Minister Fortier highlights new supports in Fall Economic Statement during virtual townhall with Ontario Chamber

From: Department of Finance Canada

A second wave of the COVID-19 pandemic has gripped people and economies around the world, including Canada.

Today, the Honourable Mona Fortier, Minister of Middle Class Prosperity and Associate Minister of Finance, spoke with members of the Ontario Chamber of Commerce about proposed investments in Supporting Canadians and Fighting COVID-19: Fall Economic Statement 2020. During the meeting, Minister Fortier discussed how the government will continue to protect Canadians’ health, jobs, and the economy.

The Fall Economic Statement provided an update on the Canadian economy, showing that the Government of Canada’s unprecedented investment has managed to stabilize the economy through the crisis. However, many businesses continue to face significant challenges as Canadians limit physical contacts, and employment gains have been slower for women, young people, racialized Canadians and lower income workers. The coming months will be difficult, and ongoing fiscal support will remain necessary deep into 2021 in order to protect jobs as well as our economy.

Once the virus is under control, the Government of Canada will invest in a growth plan of roughly three to four per cent of GDP, up to $100 billion, over three years, to jumpstart our recovery. Time-limited investments will help build a Canadian economy that is cleaner, more inclusive, more innovative and more competitive. The Fall Economic Statement puts a down payment on this plan, investing in measures that can be safely implemented now. It also begins work on transformative initiatives such as a Canada-wide Early Learning and Child Care System, programs to support the economy’s green transformation and measures to address systemic racism.

The government’s stimulus will be designed, first and foremost, to provide the fiscal support the Canadian economy needs to operate at its full capacity and to prevent any long-term damage to our economic potential. Key to this stimulus plan will be smart, time-limited investments that can act fast and make a long-run contribution to Canada’s future shared prosperity, quality of life, competitiveness, and green transformation.


“The social, economic, and health impacts of COVID-19 have been unprecedented. Our government’s plan is focused on supporting Canadians, fighting this virus and investing in growth and jobs for today and tomorrow. We will continue to draw on best practice internationally, advice from experts, and engagement with Canadians on what matters to them for a good quality of life. We are here to support you, and we will build back better by investing in every necessary measure to help Canadians and businesses affected by the pandemic. We will do whatever it takes, and together, we will get through this.”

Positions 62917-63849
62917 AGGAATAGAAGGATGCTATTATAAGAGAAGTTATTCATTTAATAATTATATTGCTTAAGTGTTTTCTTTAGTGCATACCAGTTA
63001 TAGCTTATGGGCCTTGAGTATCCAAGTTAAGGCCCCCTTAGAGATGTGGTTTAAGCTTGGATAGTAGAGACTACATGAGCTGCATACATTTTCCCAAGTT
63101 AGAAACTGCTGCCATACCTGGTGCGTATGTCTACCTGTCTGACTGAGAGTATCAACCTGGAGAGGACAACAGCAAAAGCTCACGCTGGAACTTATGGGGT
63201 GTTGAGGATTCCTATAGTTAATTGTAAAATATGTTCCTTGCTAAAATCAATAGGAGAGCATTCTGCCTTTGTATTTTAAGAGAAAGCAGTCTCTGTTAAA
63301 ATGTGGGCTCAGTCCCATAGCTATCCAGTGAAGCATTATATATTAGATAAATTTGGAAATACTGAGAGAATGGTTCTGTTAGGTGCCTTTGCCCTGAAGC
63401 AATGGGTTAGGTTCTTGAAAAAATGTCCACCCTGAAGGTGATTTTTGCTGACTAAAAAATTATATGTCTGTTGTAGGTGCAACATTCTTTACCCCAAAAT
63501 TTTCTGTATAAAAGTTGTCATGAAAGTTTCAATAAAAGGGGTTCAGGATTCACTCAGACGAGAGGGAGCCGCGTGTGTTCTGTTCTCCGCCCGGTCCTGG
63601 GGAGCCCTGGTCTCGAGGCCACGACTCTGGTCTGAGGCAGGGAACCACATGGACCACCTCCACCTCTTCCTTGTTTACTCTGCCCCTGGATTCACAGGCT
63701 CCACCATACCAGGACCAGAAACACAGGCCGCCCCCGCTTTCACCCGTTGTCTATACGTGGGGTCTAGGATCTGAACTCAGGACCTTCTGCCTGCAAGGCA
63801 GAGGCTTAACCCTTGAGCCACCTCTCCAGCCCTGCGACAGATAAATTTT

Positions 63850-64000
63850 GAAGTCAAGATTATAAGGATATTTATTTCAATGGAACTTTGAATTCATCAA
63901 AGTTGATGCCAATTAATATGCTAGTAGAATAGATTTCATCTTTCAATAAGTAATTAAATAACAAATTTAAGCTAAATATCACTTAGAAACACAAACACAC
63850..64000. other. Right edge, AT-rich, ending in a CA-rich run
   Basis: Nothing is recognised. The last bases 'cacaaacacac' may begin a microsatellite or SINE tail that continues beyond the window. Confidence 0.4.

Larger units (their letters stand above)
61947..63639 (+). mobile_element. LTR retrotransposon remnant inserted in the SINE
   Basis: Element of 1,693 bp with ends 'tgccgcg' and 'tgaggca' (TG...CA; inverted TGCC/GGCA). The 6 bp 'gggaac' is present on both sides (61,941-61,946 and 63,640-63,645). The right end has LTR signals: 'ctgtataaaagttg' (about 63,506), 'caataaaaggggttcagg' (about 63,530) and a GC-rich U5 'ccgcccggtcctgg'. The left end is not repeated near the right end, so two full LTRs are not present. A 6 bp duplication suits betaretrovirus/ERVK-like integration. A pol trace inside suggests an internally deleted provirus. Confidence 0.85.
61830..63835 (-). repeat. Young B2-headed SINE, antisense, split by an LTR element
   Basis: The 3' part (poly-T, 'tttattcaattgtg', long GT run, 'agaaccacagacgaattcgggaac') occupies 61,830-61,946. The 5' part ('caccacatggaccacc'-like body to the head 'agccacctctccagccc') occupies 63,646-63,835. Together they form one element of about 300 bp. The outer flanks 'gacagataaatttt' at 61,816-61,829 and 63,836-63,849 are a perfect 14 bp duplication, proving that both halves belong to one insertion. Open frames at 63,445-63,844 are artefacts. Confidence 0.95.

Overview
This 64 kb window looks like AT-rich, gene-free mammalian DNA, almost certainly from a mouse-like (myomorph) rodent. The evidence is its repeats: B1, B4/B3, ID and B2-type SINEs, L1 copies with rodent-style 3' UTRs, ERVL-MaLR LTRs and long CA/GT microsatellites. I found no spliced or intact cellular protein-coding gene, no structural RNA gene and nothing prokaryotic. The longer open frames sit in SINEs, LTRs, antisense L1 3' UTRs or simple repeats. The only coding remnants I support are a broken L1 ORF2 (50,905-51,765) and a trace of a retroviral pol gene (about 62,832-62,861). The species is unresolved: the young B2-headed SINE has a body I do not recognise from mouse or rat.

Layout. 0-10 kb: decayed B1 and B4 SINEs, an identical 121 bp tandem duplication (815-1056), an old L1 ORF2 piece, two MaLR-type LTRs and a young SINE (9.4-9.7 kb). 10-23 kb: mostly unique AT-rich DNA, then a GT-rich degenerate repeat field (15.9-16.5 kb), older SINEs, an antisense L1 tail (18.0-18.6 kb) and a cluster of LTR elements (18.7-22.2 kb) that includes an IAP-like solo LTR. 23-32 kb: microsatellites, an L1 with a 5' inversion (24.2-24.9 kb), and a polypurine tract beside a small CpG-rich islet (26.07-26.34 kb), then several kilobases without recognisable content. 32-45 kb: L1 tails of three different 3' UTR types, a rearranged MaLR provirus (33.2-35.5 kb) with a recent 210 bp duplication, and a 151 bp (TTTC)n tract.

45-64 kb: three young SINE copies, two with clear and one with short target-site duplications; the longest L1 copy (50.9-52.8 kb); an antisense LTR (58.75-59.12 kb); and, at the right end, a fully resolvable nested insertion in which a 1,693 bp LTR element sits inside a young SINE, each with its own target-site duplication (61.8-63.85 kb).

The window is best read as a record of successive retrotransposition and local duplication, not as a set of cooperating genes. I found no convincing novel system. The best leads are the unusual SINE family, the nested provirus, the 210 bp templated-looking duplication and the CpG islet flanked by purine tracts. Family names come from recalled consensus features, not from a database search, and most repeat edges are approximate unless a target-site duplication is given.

– The Honourable Mona Fortier, Minister of Middle Class Prosperity and Associate Minister of Finance

Quick facts

  • To date, more than eight of every 10 dollars spent in Canada to fight COVID-19 and support Canadians has been spent by the federal government and this unprecedented support has prevented economic scarring and stabilized the economy.

  • The Fall Economic Statement proposes new measures to see Canadians and Canadian businesses through the pandemic and support a robust and resilient recovery, including:

    • increasing the maximum Canada Emergency Wage Subsidy rate to 75 per cent for the period beginning December 20, 2020 and extending this rate until March 13, 2021;
    • extending the current subsidy rates of the Canada Emergency Rent Subsidy to March 13, 2021, to provide greater certainty to businesses and other organizations;
    • extending the deadline to apply for a Canada Emergency Business Account loan to March 31, 2021;
    • creating the Highly Affected Sectors Credit Availability Program for the hardest hit businesses in sectors like tourism and hospitality, hotels, arts and entertainment;
    • earmarking 25 per cent of all Regional Relief and Recovery Fund (RRRF) funding as dedicated to supporting local tourism businesses, ensuring the industry will have benefitted from more than $500 million in RRRF support through June 2021.
  • As part of the Safe Restart Agreement, the Government of Canada has allocated $5.1 billion for the province of Ontario.

  • As of late November, 306,842 loans were approved to businesses in Ontario, totaling $12.27 billion under the Canada Emergency Business Account.

  • As of late November, 65,556 small business tenants representing 626,386 employees in Ontario benefitted from the Canada Emergency Commercial Rent Assistance, totaling $975.8 million.

  • As of October 25, 544,660 applications to the Canada Emergency Wage Subsidy were received in Ontario, for a total of $18.5 billion in subsidies paid out.

  • Canada entered the pandemic in a position of strength, with the lowest debt-to-GDP ratio among G7 peers, a position it still retains. Our history of prudent fiscal management and current historically low borrowing rates have meant that Canada’s debt is affordable now, and will be for future generations. In fact, federal debt-servicing costs, relative to the size of Canada’s economy, are at a 100-year low.

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